Guinness Book of World Records snubs gun owners

The Guinness Book of World Records regards itself as “the ultimate authority in record breaking achievements.” Started by Hugh Beaver, the managing director of the Guinness brewery during the 50s, it’s purpose was to settle disputes that arise in pubs, and perhaps to give drinkers something else to contemplate other than his name after knocking back a few pints of his product.

Interestingly—for a reason that will be clear in a moment—Beaver came up with the idea while attending a shooting party in County Wexford, Ireland and finding himself in a discussion—that’s what my Irish ancestors call it, discussion—over what game bird is the fastest in Europe.  As no answers were provided by the standard reference works, he decided to fill the void and asked the McWhirter brothers to go in search of the facts.  According to the Guinness World Records, the editions of their book are among the all-time best sellers, and they should know.

Except there are some things that they choose not to know.  Or at least choose not to validate.  One example of this is the 1,000 Man Shoot held recently in Phoenix.  The event, hosted at the Ben Avery Shooting Facility, involved a thousand participants simultaneously firing rounds through Henry Golden Boy Silver .22 caliber rifles in celebration of the Second Amendment.  And probably to promote the modern edition of a famous early repeater design.

The original Henry rifle is at the heart of America’s gun making and had a role in one of our definitive conflicts, the Civil War.  In the south, it was called “that damned Yankee rifle that you load on Sunday and shoot all week.”  As such, the Henry is a good symbol for our national effort to preserve the Union and end the abomination of slavery.  And while the .45—whether the revolver or the semiautomatic round—is a strong contender for the American cartridge, the .22 Long Rifle is what we shoot when we’re just having fun, and if the thought of a lever-action .22 doesn’t make you giddy, we won’t get along spiritually.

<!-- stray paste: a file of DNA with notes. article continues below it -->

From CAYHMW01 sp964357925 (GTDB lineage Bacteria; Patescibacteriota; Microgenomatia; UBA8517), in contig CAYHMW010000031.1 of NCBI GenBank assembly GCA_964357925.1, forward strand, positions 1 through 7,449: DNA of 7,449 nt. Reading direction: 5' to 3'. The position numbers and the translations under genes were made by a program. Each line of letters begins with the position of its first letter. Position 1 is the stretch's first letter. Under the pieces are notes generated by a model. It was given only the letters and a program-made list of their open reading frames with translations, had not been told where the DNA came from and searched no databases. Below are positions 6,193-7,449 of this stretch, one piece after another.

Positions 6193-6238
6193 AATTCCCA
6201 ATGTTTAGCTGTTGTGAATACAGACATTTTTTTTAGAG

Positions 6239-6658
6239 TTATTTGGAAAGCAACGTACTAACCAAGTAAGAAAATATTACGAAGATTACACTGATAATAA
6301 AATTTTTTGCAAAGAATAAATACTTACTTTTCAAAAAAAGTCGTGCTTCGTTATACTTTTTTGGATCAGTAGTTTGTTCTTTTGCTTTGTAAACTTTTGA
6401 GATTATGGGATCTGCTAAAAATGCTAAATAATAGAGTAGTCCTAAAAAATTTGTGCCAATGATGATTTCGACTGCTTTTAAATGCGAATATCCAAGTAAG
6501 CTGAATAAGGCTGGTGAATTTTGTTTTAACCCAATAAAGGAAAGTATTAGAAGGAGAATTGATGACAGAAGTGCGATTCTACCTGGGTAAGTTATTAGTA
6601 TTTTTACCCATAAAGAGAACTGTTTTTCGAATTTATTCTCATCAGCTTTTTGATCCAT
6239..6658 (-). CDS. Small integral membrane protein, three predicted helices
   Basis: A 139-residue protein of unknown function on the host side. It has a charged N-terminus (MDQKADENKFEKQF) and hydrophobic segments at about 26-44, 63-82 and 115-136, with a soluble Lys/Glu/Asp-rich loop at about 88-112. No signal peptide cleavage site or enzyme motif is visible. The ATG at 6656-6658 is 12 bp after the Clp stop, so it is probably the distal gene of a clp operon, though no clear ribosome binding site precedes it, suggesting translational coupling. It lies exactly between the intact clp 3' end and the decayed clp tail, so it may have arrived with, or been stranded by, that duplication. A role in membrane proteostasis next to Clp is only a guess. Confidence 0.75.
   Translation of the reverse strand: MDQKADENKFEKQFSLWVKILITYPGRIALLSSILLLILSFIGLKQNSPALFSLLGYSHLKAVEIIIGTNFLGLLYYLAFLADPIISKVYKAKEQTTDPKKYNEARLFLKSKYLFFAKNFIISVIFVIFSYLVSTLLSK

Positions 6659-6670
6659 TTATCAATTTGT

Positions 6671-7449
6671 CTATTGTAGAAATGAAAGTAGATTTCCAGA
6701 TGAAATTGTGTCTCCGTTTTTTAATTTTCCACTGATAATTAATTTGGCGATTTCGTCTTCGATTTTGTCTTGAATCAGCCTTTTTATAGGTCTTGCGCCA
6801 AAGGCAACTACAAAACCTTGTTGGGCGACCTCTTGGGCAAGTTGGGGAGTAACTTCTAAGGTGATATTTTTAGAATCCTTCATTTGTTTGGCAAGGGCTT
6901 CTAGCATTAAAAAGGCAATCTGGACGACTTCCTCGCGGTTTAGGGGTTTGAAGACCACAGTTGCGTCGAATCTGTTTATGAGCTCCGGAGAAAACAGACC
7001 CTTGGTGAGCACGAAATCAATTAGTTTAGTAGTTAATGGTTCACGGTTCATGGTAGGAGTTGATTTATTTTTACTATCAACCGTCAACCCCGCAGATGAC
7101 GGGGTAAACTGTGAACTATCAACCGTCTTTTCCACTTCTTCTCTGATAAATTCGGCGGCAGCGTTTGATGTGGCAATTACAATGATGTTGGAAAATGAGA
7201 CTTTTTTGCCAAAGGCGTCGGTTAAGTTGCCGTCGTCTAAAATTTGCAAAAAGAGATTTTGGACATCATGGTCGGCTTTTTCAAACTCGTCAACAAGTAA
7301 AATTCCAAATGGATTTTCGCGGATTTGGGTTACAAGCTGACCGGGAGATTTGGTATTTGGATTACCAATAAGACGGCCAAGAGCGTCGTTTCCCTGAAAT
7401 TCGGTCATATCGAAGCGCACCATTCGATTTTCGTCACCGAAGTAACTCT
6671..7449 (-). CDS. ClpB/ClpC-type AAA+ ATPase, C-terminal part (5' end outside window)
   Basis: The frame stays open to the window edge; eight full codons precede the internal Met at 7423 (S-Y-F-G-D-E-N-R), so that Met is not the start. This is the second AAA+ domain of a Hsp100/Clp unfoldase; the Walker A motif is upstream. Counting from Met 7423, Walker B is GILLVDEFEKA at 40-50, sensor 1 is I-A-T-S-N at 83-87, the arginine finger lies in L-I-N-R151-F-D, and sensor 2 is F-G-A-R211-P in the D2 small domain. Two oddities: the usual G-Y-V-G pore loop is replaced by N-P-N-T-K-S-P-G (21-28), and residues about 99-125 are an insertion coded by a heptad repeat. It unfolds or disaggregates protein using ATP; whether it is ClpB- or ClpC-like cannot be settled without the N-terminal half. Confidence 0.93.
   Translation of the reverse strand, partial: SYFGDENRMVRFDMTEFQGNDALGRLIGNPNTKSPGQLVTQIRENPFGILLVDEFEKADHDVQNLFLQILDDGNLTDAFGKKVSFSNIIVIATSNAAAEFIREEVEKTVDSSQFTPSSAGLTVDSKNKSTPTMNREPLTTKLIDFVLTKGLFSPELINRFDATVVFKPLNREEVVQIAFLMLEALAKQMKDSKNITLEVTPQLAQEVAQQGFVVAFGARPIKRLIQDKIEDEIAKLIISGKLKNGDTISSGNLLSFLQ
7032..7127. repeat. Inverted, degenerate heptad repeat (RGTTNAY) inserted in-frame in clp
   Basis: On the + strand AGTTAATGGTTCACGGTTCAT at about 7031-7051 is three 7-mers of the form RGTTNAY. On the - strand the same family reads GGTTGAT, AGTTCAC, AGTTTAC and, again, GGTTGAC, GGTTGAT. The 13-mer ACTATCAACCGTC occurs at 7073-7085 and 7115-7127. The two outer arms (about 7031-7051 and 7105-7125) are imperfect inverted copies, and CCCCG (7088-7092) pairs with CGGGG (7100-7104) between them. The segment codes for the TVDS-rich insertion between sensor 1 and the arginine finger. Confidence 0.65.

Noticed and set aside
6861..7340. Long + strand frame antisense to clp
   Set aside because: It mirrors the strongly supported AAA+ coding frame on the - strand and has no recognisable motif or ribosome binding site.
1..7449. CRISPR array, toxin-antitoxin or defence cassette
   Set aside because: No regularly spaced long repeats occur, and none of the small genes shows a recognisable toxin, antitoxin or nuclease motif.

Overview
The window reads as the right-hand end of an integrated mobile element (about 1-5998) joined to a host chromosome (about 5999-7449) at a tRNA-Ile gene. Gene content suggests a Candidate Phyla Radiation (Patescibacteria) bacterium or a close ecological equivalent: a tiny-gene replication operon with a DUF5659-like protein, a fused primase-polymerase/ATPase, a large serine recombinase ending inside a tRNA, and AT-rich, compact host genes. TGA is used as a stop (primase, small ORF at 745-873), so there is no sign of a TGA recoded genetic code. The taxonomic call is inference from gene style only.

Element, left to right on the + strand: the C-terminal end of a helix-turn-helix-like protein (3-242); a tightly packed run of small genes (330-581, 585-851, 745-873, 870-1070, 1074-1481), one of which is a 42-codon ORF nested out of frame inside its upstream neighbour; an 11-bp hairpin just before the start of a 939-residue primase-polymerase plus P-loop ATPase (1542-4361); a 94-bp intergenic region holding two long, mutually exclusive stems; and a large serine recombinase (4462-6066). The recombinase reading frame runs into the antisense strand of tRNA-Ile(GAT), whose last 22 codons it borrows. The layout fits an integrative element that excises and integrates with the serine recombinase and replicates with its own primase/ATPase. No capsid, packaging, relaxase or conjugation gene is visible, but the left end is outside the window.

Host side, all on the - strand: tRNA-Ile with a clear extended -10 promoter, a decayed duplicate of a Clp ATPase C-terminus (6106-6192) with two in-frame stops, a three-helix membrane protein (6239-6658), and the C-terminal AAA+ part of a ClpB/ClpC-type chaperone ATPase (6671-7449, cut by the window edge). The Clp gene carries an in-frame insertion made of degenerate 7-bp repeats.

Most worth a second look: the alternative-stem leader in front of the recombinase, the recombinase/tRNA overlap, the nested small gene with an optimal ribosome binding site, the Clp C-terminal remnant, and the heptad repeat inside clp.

Guinness World Records has released a statement about their choice to decline validating the event as the largest of its kind:

Guinness World Records recently received an application from the National Rifle Association regarding an event that took place earlier this month at the Ben Avery Shooting Facility in Phoenix, Arizona.

Guinness World Records does not monitor mass participation records that, each time the record is broken, increase the danger posed to the general public or environment. As the activity proposed by the NRA is not one we feel can be safely monitored on a global basis, we unfortunately are unable to recognize it as a record.

The organization does recognize some shooting events, so this may not be what seems to be foreign sneering at America’s gun culture.  And it’s probably true that the authorities in many nations would worry about their citizens gathering in groups to remind their governments that power comes from the people.  So perhaps Guinness World Records is merely being practical.

Gun rights are exactly a statement about who is in charge, and we here will know the truth.  Guinness is still better than a lot of industrial beer made in this country, so buy everyone a round, but have no doubt that a thousand among us shot together to set a record and to celebrate who we are.

The views and opinions expressed in this post are those of the author’s and do not necessarily reflect the position of

Latest Reviews